By Tian Dayton, Ph.D., TEP
there is a much larger story here. It’s the story of all of those mothers, fathers, sisters, brothers, aunts, uncles and cousins who care about and are concerned about this person who is abusing alcohol. And even closer to the bone it is about the partners and children of alcoholics and the day-to-day suffering that becomes their life.
So what happens to them?
Nelsan Ellis, who portrayed Lafayette Reynolds in all seven seasons of HBO’s hit series True Blood, recently died from heart failure due to alcohol withdrawal complications. The fan-favorite was only 39-years old. The circumstances of Ellis’ death were shared by his manager, who confirmed that his heart failure was a result of attempting to quit drinking on his own.
Steve attended five different treatment centers in an effort to overcome his alcoholism. The Meadows is the program that finally worked for him.
He credits his recovery to the individualized care and treatment he received from the outstanding staff, and the courage and strength the gained along with his peers during group therapy.
If you’re struggling with alcoholism and multiple relapses, maybe it’s time to take a deeper look at what’s fueling your self-destructive behaviors. The Meadows programs start with a thorough clinical assessment by a team of professionals to uncover your underlying emotional trauma and any co-occurring conditions that may be complicating your recovery. We then develop an individualized treatment plan, just for you.
Call us today at 800-244-4949.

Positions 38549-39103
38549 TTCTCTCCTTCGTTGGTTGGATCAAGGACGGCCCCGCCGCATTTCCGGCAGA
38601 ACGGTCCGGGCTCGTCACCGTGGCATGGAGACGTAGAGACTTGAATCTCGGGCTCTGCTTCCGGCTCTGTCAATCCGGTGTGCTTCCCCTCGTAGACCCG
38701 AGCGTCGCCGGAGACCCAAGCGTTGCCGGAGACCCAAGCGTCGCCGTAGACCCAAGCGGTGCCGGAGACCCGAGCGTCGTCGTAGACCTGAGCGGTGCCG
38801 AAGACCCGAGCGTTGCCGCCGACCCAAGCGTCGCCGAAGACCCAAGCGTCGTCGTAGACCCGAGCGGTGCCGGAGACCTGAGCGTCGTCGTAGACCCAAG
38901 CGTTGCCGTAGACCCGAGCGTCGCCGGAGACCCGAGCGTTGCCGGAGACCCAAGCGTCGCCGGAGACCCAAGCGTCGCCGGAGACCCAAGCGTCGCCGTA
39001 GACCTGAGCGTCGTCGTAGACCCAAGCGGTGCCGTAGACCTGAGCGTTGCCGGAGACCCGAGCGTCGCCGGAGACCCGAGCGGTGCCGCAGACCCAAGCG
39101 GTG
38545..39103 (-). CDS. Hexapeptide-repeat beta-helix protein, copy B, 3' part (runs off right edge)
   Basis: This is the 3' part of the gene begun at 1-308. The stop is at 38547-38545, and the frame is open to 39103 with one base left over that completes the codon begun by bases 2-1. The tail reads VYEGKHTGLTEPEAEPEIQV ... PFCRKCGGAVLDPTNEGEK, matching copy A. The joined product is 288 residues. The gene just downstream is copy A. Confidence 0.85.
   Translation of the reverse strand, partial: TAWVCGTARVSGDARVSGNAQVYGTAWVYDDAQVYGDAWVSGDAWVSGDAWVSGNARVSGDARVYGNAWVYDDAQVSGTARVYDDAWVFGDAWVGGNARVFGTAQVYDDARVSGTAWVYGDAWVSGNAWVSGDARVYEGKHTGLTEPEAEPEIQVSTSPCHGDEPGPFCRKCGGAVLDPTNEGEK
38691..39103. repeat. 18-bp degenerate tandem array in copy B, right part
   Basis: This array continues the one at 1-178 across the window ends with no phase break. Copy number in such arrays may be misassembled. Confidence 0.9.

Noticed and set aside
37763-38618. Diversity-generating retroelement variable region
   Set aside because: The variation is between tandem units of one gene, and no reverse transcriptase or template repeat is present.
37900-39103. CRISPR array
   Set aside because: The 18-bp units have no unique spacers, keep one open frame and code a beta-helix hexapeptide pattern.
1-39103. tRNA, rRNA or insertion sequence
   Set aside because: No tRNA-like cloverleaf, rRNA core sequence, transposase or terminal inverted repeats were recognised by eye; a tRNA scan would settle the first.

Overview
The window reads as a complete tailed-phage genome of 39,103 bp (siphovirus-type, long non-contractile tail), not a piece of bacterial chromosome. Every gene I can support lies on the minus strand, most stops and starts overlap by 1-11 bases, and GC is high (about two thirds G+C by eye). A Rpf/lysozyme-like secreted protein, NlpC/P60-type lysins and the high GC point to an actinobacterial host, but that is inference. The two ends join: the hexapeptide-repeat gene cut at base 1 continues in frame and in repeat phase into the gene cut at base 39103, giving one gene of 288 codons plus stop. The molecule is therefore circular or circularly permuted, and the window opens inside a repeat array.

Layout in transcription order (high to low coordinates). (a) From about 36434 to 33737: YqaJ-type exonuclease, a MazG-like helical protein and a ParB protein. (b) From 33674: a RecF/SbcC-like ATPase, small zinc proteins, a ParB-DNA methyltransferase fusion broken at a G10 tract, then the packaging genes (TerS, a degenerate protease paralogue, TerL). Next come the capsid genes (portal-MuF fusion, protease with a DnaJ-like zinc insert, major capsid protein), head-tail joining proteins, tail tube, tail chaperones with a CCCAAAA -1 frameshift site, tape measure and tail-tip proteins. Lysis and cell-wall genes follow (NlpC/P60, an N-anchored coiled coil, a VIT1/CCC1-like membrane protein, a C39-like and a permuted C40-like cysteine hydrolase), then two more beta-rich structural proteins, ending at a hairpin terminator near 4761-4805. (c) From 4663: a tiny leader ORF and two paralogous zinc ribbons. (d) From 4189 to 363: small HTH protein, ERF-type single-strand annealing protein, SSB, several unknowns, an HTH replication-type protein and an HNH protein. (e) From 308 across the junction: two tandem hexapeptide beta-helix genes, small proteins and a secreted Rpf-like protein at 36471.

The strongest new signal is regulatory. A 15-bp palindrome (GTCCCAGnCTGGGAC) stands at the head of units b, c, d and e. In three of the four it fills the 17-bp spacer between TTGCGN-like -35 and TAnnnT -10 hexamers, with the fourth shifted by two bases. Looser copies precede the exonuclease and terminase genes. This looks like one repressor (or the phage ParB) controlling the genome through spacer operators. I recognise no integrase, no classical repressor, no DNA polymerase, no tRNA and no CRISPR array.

Drug overdose is now the leading cause of deaths from injury in the United States.
According to data from the Center for Disease Control and Prevention deaths caused by drug overdose are on the rise. Deaths of women who overdosed on benzodiazepines have risen a staggering 640 percent over the last 12 years, while deaths for both men and women from prescription drug overdose have risen 340 percent.
International Overdose Awareness Day (IOAD) is a global event held on August 31st each year. It aims to raise awareness of overdose and reduce the stigma of a drug-related death. It also acknowledges the grief felt by families and friends remembering those who have met with death or permanent injury as a result of drug overdose.
You can pay tribute to friends and loved ones who have been affected by a fatal overdose on the IOAD’s Tribute page. And, you can help prevent overdose deaths by sharing the warning signs with friends and family.
Signs of a drug overdose can vary from person to person. But, here are a few common symptoms:
If you suspect someone is experiencing a drug overdose, call 911 immediately. If you can, gather any prescription bottles and/or chemical containers that you suspect the person may have taken and bring them to the emergency room doctor.
Overdose tragedies are preventable. Many addicts have experienced at least one non-fatal overdose in the course of their addiction; sometimes it is the event that leads them into recovery. But, if you or a loved one has been experiencing problems with drugs or alcohol, we urge you not to wait for a catastrophic, and possibly fatal, overdose to occur. The Meadows has Intake counselors available 24 hours a day, 7 days a week. Give us a call and let us help you find a recovery program that’s right for you.
According to a recent report from the Centers for Disease Control, the rate of heroin-related deaths has quadrupled in the past 10 years. Of people surveyed between 2011 and 2013, nearly 663,000 said they had used heroin in the past year; 379,000 said they had between 2002 and 2004.